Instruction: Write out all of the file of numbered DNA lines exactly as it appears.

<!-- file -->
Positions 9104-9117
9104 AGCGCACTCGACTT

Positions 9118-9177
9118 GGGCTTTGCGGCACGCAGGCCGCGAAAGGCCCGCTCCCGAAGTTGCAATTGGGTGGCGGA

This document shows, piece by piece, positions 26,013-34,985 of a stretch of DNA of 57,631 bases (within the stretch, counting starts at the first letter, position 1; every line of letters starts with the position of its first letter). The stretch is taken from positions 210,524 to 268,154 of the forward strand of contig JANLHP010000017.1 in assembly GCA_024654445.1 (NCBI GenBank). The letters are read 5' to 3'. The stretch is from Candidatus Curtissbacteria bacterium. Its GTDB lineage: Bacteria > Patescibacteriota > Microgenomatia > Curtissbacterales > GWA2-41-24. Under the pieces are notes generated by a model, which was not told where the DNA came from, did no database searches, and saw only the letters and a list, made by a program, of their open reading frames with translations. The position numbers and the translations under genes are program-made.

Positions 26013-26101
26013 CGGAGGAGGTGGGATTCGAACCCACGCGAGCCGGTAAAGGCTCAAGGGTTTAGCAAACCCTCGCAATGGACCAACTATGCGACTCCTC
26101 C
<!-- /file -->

Positions 9104-9117
9104 AGCGCACTCGACTT

Positions 9118-9177
9118 GGGCTTTGCGGCACGCAGGCCGCGAAAGGCCCGCTCCCGAAGTTGCAATTGGGTGGCGGA

This document shows, piece by piece, positions 26,013-34,985 of a stretch of DNA of 57,631 bases (within the stretch, counting starts at the first letter, position 1; every line of letters starts with the position of its first letter). The stretch is taken from positions 210,524 to 268,154 of the forward strand of contig JANLHP010000017.1 in assembly GCA_024654445.1 (NCBI GenBank). The letters are read 5' to 3'. The stretch is from Candidatus Curtissbacteria bacterium. Its GTDB lineage: Bacteria > Patescibacteriota > Microgenomatia > Curtissbacterales > GWA2-41-24. Under the pieces are notes generated by a model, which was not told where the DNA came from, did no database searches, and saw only the letters and a list, made by a program, of their open reading frames with translations. The position numbers and the translations under genes are program-made.

Positions 26013-26101
26013 CGGAGGAGGTGGGATTCGAACCCACGCGAGCCGGTAAAGGCTCAAGGGTTTAGCAAACCCTCGCAATGGACCAACTATGCGACTCCTC
26101 C